Treatment for the prevention of periodontal diseases or other dental diseases by the cleaning of the teeth in the dental office using the procedures of DENTAL SCALING and DENTAL POLISHING. The treatment may include plaque detection, removal of supra- and subgingival plaque and calculus, application of caries-preventing agents, checking of restorations and prostheses and correcting overhanging margins and proximal contours of restorations, and checking for signs of food impaction.
Laws and regulations pertaining to the field of dentistry, proposed for enactment or recently enacted by a legislative body.
Root Canal Therapy
Persons trained in an accredited school or dental college and licensed by the state in which they reside to provide dental prophylaxis under the direction of a licensed dentist.
An alloy used in restorative dentistry that contains mercury, silver, tin, copper, and possibly zinc.
The surgical removal of a tooth. (Dorland, 28th ed)
School Admission Criteria
Group Practice, Dental
Dental Prosthesis Design
Process of restoring damaged or decayed teeth using various restorative and non-cosmetic materials so that oral health is improved.
Biography as Topic
Infection Control, Dental
Efforts to prevent and control the spread of infections within dental health facilities or those involving provision of dental care.
Dental Implants, Single-Tooth
Devices, usually alloplastic, surgically inserted into or onto the jawbone, which support a single prosthetic tooth and serve either as abutments or as cosmetic replacements for missing teeth.
Patient Care Planning
Systematic identification, development, organization, or utilization of educational resources and the management of these processes. It is occasionally used also in a more limited sense to describe the use of equipment-oriented techniques or audiovisual aids in educational settings. (Thesaurus of ERIC Descriptors, December 1993, p132)
Economic aspects of the dental profession and dental care.
Instructional use of examples or cases to teach using problem-solving skills and critical thinking.
The practice of personal hygiene of the mouth. It includes the maintenance of oral cleanliness, tissue tone, and general preservation of oral health.
Organizations which certify physicians and dentists as specialists in various fields of medical and dental practice.
Oral Surgical Procedures
Internship and Residency
Substances that inhibit or arrest DENTAL CARIES formation. (Boucher's Clinical Dental Terminology, 4th ed)
Surgical Procedures, Minimally Invasive
Denture, Partial, Fixed
Dental Implantation, Endosseous
A distribution in which a variable is distributed like the sum of the squares of any given independent random variable, each of which has a normal distribution with mean of zero and variance of one. The chi-square test is a statistical test based on comparison of a test statistic to a chi-square distribution. The oldest of these tests are used to detect whether two or more population distributions differ from one another.
Dental Restoration Failure
Instructional materials used in teaching.
Synthetic resins, containing an inert filler, that are widely used in dentistry.
Care given during the period prior to undergoing surgery when psychological and physical preparations are made according to the special needs of the individual patient. This period spans the time between admission to the hospital to the time the surgery begins. (From Dictionary of Health Services Management, 2d ed)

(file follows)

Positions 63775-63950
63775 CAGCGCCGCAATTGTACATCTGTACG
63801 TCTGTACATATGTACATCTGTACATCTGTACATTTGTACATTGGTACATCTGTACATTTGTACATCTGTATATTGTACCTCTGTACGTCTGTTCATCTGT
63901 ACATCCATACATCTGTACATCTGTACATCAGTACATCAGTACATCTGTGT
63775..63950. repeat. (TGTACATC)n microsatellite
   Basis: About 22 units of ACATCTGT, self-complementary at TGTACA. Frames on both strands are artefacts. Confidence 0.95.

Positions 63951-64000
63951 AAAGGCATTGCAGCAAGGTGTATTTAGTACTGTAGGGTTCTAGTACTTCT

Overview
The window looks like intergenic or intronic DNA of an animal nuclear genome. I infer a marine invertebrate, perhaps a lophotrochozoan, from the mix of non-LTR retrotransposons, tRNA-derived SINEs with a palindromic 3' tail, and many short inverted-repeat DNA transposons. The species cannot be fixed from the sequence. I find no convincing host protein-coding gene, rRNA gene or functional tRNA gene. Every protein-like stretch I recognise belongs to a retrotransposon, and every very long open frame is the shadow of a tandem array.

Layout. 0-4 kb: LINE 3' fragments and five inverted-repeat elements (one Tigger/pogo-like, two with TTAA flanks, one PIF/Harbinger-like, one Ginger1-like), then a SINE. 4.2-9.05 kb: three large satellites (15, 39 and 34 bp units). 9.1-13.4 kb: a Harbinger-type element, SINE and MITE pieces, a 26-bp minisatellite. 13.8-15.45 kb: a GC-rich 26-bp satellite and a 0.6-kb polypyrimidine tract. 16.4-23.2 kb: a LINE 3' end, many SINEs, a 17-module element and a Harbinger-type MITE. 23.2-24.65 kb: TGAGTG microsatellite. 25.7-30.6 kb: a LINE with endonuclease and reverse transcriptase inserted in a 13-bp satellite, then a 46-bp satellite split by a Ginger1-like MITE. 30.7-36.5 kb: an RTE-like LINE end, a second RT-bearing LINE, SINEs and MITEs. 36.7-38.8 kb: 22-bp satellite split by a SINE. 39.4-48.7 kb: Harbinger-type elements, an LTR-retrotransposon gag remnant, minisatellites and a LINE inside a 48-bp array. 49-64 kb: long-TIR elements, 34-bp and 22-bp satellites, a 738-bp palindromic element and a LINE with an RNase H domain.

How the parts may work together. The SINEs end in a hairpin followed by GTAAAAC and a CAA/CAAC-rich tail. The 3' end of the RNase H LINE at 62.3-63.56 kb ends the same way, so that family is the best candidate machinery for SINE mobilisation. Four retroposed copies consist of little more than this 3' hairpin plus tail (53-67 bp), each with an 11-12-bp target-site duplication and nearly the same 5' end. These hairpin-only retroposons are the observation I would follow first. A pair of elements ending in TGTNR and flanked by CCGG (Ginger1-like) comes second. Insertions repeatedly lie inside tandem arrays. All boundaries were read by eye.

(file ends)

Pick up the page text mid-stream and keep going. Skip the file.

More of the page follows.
Radiographic techniques used in dentistry.
Attitude of Health Personnel
The nonexpendable items used by the dentist or dental staff in the performance of professional duties. (From Boucher's Clinical Dental Terminology, 4th ed, p106)
Aortic Aneurysm, Abdominal
Dental Atraumatic Restorative Treatment
A type of porcelain used in dental restorations, either jacket crowns or inlays, artificial teeth, or metal-ceramic crowns. It is essentially a mixture of particles of feldspar and quartz, the feldspar melting first and providing a glass matrix for the quartz. Dental porcelain is produced by mixing ceramic powder (a mixture of quartz, kaolin, pigments, opacifiers, a suitable flux, and other substances) with distilled water. (From Jablonski's Dictionary of Dentistry, 1992)
Radiography, Dental, Digital
A rapid, low-dose, digital imaging system using a small intraoral sensor instead of radiographic film, an intensifying screen, and a charge-coupled device. It presents the possibility of reduced patient exposure and minimal distortion, although resolution and latitude are inferior to standard dental radiography. A receiver is placed in the mouth, routing signals to a computer which images the signals on a screen or in print. It includes digitizing from x-ray film or any other detector. (From MEDLINE abstracts; personal communication from Dr. Charles Berthold, NIDR)
Dental Restoration, Temporary
Educational programs structured in such a manner that the participating professionals, physicians, or students develop an increased awareness of their performance, usually on the basis of self-evaluation questionnaires.
Fracture Fixation, Internal
Tomography, X-Ray Computed
Photographic techniques used in ORTHODONTICS; DENTAL ESTHETICS; and patient education.
Manifest Anxiety Scale
Dental Prosthesis, Implant-Supported
Codes of Ethics
Individuals who fabricate and fit DENTURES without the supervision of DENTISTS. (from Stedman's Medical Dictionary, 27th ed) They may or may not have formal education in health sciences, but are well versed in the art of constructing dentures.